Localization and failure of sheet metals are known to be sensitive to the presence of surface asperities. In this thesis, characteristic frequencies and amplitudes of surface roughness have been obtained from undeformed and deformed AA6111. These measures are then incorporated into two-dimensional finite element method (FEM) models to study the relationship between surface roughness and microstructural damage in sheet forming failures. The FEM models are capable of simulating the coupled effect of shear bands and voids on sheet localization behaviour by employing a mixed isotropic/kinematic hardening form of the Gurson-Tvergaard-Needleman (GTN) constitutive softening equations. The effect of the relative positions of top and bottom surface defects was studied using three different model geometries.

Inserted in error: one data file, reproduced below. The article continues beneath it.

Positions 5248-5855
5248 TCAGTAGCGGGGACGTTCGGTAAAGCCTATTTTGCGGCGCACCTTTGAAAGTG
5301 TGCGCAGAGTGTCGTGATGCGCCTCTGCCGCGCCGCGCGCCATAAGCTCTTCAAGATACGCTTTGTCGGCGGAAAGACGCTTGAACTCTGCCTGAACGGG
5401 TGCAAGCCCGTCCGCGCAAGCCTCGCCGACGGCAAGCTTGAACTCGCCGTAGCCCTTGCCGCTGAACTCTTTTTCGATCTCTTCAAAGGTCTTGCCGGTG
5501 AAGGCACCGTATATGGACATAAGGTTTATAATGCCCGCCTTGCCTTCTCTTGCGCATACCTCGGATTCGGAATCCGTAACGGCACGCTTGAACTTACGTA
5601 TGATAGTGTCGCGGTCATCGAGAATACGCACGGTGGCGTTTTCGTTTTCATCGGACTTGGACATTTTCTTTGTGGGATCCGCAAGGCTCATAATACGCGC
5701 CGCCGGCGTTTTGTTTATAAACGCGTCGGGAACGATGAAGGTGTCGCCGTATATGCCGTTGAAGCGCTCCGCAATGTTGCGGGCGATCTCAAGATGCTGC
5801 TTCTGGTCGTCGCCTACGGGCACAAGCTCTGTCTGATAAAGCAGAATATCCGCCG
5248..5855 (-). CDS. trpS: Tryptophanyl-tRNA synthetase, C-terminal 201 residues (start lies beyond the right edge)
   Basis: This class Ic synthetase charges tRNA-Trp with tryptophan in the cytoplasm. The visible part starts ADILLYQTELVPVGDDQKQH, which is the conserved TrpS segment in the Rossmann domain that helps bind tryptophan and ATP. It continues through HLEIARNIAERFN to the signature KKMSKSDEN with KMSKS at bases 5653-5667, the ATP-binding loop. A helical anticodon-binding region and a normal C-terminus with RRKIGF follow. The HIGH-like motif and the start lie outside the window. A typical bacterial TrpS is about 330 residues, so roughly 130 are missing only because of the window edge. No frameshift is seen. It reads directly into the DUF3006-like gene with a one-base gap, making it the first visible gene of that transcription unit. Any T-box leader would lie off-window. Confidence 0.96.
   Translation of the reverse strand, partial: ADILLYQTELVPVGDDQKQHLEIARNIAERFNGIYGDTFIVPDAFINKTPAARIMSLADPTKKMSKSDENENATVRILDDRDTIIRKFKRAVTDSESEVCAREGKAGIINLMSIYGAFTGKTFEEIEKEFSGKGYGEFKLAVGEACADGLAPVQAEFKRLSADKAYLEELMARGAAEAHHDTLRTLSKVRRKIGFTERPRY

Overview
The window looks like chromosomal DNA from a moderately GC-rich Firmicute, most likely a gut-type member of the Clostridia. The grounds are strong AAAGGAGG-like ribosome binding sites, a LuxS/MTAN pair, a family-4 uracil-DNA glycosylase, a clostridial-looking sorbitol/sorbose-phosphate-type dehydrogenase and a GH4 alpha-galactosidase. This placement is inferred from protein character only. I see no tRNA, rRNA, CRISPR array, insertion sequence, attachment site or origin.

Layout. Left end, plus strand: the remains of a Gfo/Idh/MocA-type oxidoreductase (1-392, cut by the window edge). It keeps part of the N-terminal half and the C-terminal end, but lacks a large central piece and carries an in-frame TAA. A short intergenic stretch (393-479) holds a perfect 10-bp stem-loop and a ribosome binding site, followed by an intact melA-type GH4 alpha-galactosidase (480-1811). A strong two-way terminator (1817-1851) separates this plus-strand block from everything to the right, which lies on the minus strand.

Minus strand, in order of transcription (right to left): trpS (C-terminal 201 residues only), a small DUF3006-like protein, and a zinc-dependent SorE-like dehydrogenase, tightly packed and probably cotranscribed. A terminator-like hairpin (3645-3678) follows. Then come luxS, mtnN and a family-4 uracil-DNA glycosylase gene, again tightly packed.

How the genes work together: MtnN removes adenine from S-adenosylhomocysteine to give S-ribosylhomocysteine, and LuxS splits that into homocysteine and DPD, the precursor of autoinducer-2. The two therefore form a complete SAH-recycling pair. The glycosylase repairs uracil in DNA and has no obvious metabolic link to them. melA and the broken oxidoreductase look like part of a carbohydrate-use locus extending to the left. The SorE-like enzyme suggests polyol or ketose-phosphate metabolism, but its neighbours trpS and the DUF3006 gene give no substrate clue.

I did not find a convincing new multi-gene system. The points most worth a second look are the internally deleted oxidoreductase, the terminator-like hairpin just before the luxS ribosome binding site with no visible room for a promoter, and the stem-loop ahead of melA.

The FEM models predict that the defect amplitude plays a strong role in causing earlier onset of localization and failure. Furthermore, the relative positions of defects on the top and bottom surfaces plays a significant role in the determination of failure mode, specifically necking failure versus through-thickness macroscopic shear banding. The FEM models also show that, under certain geometric conditions (i.e. the combination of defect amplitude, wavelength, and phase), macroscopic shea banding can cause failure at lower values of strain than necking.